1) Bankrupting the Enemy E. Miller, Naval Institute Press, 2007
    2) The Japanese Enemy, His powers and his vulnerability H. Byas, Alfred A. Knopf Press, New York, 1942
    In my opinion 2) above explains the Japanese' psychology rather well, though with minor misunderstandings. I believe this is even better than some of recent Japanese books on the same field.
     
  19. cherry blossom

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    Firstly, I apologise for the belated reply and secondly for exceeding the length of a single post. I should say that I sympathise with diddyriddick as I also know no Japanese and have spent some time trying to understand what was happening with very limited success (the title of Michael A. Barnhart's article “The Origins of the Second World War in Asia and the Pacific: Synthesis Impossible?Wiley InterScience :: Session Cookies” suggests that this is a difficult task). One almost primary source for what a variety of people were thinking is "Japan at War: An Oral History"by Haruko Taya Cook and Theodore F. Cook (The New Press, 1992), although most of the book is about events after 7th December 1941.

    You may want to start with accounts of the Japanese decision for war. An old but free account is "Japan's Decision for War" by Louis Morton at http://www.history.army.mil/books/70-7_04.htm. Other free studies include "The Origins of the Pacific War" by Scott D. Sagan, Journal of Interdisciplinary History, Vol. 18, No. 4, The Origin and Prevention of Major Wars, Spring, 1988, pp. 893-922 at http://isites.harvard.edu/fs/docs/icb.topic248058.files/March%203%20readings/Sagan_The_Origins_of_the_Pacific_War.pdf and "War Leadership Concept before the Greater East Asia War: Aftermath of the Imperial National Defense Policy" by Taeru Kurono at http://www.nids.go.jp/english/publication/kiyo/pdf/bulletin_e1999_7.pdf. Two books by Akira Iriye “Pearl Harbor and the Coming of the Pacific War: A Brief History with Documents and Essays” (The Bedford Series in History and Culture, Bedford/St. Martin's, 1999, ISBN-10: 0312147880) and “The Origins of the Second World War in Asia and the Pacific” (Longman, 1987, ISBN-10: 05824934981987) might be worth obtaining. More general accounts such as “The Rising Sun: The Decline and Fall of the Japanese Empire, 1936-1945” by John Toland (Modern Library, 2003, ISBN-10: 0812968581), “Eagle Against the Sun: The American War With Japan” by Ronald Spector (Vintage, 1985, ISBN-10: 0394741013) and “The Clash: U.S.-Japanese Relations Throughout History” by Walter Lafeber (W. W. Norton Co., 1999, ISBN-10: 0393318370) also contain interesting information.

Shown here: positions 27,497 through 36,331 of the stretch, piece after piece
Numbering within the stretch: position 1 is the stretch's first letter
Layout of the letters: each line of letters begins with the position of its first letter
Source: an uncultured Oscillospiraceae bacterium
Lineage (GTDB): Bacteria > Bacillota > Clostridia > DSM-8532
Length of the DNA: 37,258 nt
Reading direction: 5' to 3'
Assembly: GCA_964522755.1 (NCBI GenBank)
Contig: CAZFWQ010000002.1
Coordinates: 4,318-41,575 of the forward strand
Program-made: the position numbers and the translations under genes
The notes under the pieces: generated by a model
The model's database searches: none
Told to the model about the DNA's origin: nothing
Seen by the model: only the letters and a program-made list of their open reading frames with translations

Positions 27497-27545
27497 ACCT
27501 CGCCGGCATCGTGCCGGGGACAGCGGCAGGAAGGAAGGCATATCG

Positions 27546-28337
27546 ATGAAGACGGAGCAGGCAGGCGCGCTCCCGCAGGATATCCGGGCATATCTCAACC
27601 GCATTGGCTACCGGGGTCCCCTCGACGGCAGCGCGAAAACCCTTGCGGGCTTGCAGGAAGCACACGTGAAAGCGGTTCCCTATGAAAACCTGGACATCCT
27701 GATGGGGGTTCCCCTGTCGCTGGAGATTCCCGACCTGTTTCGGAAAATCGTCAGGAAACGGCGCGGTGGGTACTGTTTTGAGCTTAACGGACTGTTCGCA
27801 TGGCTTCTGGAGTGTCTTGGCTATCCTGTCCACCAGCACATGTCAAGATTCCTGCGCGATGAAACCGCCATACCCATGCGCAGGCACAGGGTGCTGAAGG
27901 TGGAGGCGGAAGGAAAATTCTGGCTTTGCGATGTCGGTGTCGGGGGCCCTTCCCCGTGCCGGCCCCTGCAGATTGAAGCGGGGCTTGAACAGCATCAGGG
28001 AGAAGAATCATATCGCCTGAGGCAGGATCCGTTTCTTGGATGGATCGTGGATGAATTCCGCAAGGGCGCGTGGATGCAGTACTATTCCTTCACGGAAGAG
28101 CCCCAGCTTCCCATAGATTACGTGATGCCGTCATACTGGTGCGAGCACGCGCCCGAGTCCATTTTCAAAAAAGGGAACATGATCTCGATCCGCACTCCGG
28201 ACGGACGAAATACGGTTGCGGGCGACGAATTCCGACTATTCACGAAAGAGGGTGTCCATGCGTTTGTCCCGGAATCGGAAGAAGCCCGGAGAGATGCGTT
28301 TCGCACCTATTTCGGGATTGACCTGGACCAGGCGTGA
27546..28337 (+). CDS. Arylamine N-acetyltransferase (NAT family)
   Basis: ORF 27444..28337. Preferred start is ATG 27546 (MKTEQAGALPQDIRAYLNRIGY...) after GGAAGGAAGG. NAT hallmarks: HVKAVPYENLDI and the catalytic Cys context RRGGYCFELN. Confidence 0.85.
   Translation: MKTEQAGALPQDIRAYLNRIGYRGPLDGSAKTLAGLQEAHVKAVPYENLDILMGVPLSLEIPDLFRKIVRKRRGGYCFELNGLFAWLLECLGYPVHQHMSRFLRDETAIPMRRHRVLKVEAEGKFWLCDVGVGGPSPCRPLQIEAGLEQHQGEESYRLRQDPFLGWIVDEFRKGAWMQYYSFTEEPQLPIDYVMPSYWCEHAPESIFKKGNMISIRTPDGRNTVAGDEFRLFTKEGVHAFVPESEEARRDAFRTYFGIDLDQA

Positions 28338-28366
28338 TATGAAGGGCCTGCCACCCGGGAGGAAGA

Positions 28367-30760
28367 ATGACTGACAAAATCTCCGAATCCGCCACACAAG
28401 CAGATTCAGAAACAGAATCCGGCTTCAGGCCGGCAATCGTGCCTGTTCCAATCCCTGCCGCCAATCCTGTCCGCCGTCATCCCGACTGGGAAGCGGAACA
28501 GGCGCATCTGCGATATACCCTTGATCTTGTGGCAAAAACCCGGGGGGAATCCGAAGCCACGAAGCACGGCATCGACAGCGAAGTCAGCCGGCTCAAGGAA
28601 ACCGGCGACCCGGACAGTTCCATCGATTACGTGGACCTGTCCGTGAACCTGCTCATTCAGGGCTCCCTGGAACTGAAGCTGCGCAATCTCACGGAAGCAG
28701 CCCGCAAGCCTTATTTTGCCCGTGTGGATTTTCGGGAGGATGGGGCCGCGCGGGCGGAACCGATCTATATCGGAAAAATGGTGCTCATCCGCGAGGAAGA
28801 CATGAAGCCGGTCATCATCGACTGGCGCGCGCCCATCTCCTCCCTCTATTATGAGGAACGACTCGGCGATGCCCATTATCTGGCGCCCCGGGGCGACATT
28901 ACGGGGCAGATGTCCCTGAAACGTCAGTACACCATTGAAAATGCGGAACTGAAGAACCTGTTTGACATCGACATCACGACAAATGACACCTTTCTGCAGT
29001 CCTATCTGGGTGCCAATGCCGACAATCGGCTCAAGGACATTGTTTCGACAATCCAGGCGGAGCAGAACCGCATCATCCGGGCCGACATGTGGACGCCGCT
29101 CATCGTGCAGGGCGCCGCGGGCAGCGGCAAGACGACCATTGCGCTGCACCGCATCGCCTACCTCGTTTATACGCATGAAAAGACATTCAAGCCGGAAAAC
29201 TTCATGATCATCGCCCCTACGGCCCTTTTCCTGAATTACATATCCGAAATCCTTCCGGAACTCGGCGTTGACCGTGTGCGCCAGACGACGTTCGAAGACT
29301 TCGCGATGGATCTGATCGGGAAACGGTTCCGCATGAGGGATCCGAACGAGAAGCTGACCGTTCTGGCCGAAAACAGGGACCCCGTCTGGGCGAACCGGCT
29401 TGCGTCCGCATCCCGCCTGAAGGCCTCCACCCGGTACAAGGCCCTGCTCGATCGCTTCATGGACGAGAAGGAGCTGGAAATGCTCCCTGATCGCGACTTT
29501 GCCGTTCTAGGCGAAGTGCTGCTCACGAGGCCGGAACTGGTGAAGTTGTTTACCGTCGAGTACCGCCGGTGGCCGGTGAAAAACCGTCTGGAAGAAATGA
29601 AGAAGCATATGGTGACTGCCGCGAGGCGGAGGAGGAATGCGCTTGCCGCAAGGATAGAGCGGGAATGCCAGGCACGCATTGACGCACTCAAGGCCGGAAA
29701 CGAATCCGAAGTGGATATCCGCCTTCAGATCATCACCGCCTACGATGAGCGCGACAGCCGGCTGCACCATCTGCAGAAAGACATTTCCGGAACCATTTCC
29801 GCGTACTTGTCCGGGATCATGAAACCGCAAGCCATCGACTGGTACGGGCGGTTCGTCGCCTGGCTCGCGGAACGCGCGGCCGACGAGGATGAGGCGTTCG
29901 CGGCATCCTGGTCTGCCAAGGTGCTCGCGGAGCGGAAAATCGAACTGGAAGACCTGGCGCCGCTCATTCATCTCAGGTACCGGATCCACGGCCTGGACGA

(end of part 1)